GENOA, Italy (VN) — The Giro d’Italia truly began rolling when it left Sanremo for Genoa, further east along the Ligurian coastline. And just like every year, crashes played a part.
After the first stage on the bike path to Sanremo on Saturday, the corsa rosa hit the open roads for Genoa on Sunday. The 197 riders covered most of the 177 kilometers without problems, but once they entered the famous port city where Christopher Columbus set sail, the crashes followed — one at 50km to race, one at 24, one at 17.5 and another at 12.
Belgian Pieter Serry (Etixx-Quick-Step) and Panamanian Ramon Carretero (Southeast) did not finish. Others lost time.
“It was bad news with Serry, who was one of the important guys for the climbs,” Colombian Rigoberto Urán said of his teammate in a press release.
“He couldn’t avoid [the crash]. It’s a pity. The final was nervous, but considering everything it was well covered by the team.”
Overall contenders Canadian Ryder Hesjedal (Cannondale-Garmin), Italian Domenico Pozzovivo (AG2R La Mondiale), and Belgian Jurgen Van den Broeck (Lotto-Soudal) were all part of the mess. None was hurt badly.
Pozzovivo suffered the worst of the classification men. He made his way around a crash, but reported that he had a problem and had hit his leg against the bike. He lost a minute and nine seconds on the other favorites, including Spaniard Alberto Contador (Tinkoff-Saxo) and Australian Richie Porte (Sky).
“You see it, every day, today and tomorrow,” Contador said. “You can lose time anywhere in this Giro, and you have to pay attention.”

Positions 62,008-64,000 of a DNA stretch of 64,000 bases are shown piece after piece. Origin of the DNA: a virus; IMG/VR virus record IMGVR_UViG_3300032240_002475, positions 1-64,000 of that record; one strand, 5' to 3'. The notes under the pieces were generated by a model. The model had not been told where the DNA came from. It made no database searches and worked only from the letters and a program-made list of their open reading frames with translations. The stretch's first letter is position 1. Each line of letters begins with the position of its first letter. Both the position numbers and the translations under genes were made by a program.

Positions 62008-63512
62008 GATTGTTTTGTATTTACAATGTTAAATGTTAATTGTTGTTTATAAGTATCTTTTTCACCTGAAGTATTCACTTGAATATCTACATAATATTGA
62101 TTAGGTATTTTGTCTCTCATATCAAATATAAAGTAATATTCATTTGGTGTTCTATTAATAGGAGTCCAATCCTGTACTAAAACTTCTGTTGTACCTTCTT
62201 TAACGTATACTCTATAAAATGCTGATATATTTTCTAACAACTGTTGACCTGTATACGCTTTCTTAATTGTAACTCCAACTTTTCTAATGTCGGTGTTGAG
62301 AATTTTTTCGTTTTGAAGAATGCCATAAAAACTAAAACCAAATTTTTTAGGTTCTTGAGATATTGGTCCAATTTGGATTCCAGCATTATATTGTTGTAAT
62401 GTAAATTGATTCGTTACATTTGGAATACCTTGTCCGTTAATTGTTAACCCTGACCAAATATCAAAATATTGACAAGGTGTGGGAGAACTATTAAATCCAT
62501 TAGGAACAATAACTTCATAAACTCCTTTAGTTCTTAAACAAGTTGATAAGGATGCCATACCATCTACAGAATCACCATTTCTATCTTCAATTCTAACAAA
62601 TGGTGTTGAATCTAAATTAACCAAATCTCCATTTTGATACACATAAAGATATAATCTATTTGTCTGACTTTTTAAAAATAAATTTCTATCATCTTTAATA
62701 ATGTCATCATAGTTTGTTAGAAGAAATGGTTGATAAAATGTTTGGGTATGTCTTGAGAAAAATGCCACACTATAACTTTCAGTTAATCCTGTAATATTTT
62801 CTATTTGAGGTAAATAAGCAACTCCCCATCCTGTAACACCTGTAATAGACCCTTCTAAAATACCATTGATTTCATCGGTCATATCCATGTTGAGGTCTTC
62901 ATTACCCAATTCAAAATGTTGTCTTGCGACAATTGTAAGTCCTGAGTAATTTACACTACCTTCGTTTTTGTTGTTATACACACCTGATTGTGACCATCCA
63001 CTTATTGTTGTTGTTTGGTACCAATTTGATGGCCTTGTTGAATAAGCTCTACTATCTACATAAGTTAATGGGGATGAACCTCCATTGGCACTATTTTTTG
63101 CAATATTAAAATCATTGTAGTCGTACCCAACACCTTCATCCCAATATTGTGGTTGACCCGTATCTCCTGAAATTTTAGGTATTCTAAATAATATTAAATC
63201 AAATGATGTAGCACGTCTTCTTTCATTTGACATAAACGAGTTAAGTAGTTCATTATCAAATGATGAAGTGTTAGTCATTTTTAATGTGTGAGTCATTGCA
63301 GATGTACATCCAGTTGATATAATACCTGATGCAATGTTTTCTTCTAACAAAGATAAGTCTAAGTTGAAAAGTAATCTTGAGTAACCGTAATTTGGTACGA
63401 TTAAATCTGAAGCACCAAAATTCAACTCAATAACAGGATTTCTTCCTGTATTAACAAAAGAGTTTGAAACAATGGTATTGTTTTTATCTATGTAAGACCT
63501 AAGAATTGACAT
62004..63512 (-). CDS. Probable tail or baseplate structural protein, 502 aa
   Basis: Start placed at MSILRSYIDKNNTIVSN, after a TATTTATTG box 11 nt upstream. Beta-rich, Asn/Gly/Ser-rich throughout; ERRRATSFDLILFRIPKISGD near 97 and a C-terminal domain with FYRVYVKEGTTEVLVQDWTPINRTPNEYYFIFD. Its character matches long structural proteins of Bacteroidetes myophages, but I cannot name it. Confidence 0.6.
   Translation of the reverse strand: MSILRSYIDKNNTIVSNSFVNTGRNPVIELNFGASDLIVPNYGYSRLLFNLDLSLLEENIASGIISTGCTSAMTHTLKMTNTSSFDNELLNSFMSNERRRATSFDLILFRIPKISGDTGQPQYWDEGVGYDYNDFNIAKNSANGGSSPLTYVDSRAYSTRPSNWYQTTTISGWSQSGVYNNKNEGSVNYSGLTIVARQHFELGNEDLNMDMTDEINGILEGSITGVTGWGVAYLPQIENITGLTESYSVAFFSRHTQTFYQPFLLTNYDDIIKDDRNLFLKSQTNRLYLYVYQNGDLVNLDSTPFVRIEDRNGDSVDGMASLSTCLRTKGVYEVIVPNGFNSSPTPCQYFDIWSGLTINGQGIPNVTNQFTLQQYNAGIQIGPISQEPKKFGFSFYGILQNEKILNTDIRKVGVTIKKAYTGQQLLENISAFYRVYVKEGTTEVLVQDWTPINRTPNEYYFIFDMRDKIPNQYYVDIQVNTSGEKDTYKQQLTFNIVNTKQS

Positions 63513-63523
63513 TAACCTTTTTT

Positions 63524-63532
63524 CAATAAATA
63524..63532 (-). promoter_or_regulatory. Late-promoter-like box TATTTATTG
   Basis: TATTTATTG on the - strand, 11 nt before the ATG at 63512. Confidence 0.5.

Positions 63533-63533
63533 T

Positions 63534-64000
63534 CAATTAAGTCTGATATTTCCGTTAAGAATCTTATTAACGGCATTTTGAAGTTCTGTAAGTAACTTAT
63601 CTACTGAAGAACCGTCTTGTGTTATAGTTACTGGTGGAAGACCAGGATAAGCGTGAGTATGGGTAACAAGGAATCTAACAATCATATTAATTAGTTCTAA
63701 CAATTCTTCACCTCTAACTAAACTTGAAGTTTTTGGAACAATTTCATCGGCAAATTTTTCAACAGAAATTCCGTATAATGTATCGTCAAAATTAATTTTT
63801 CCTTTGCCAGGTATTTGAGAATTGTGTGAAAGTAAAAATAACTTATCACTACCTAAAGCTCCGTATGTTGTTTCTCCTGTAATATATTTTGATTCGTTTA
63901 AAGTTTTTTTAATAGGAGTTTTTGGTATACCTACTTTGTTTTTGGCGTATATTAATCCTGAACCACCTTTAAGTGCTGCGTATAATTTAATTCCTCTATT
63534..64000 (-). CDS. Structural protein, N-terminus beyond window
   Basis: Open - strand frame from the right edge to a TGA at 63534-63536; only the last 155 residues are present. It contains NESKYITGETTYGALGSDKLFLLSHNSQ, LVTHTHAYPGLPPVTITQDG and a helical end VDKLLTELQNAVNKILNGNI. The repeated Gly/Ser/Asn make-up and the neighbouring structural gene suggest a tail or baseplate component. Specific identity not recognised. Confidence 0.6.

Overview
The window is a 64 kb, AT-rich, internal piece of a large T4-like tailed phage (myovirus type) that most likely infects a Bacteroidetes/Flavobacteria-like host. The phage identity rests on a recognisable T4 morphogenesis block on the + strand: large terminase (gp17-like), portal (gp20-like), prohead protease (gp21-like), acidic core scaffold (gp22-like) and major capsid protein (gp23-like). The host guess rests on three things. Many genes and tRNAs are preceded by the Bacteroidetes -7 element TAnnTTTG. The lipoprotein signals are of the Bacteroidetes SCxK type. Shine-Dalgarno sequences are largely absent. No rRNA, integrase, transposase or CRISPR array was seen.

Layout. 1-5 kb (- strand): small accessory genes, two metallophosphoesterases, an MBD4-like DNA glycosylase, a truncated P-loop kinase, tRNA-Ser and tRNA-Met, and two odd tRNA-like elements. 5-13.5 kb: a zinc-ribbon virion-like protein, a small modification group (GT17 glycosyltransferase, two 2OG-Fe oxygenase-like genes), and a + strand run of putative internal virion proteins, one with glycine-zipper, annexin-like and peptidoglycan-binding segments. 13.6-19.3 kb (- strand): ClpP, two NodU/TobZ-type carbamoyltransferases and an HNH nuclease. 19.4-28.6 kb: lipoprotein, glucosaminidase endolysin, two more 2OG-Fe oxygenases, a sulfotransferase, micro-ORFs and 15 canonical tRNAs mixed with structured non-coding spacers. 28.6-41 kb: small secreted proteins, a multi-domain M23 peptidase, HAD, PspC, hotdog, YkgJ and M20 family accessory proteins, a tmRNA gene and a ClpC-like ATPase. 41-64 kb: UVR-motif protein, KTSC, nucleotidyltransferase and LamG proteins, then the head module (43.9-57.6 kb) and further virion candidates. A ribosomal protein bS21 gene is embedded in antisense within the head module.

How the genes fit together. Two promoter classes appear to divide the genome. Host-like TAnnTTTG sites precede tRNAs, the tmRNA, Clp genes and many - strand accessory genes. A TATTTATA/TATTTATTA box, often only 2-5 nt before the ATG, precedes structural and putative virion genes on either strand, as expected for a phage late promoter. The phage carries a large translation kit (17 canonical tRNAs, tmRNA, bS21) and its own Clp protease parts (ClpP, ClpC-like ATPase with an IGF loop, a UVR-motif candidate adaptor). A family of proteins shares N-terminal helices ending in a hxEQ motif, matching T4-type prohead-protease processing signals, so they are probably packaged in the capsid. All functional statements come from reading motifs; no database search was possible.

Among the favorites, Contador leads. He has six seconds on Fabio Aru (Astana), 12 on Urán, and 20 on Porte.
Hesjedal and Van den Broeck chased and rejoined in the closing 9km around Genoa. They now sit 70th and 48th in the overall, respectively.
Tinkoff drove the pace for much of the closing kilometers to keep Contador safe. Astana and Sky moved to the front to protect Aru and Porte in the final 5km.
Italian Elia Viviani (Sky) did not seem to mind the usual chaos that comes with the first road stage of a grand tour. He survived and won the stage. Australian Michael Matthews (Orica-GreenEdge) placed seventh and took the pink jersey from his teammate Simon Gerrans.
“It was quite difficult,” Matthews said of the stage.
“If you were in the middle of the bunch, it was quite sketchy. I was lucky to have some big guys to look after me.”
Viviani gave Sky its first success in the Giro and himself his first grand-tour win. He has won stages in WorldTour races, like the Critérium du Dauphiné, and lower-ranked races, but never raised his arms in victory in a grand tour. On Sunday, in Genoa, that changed.
“I lacked a big win and everyone knows that,” Viviani said. “This is the biggest win since I’ve been pro, I’ve spent a lot of time and effort to get to this point, but I’ve always believed in it. I never gave up hope.”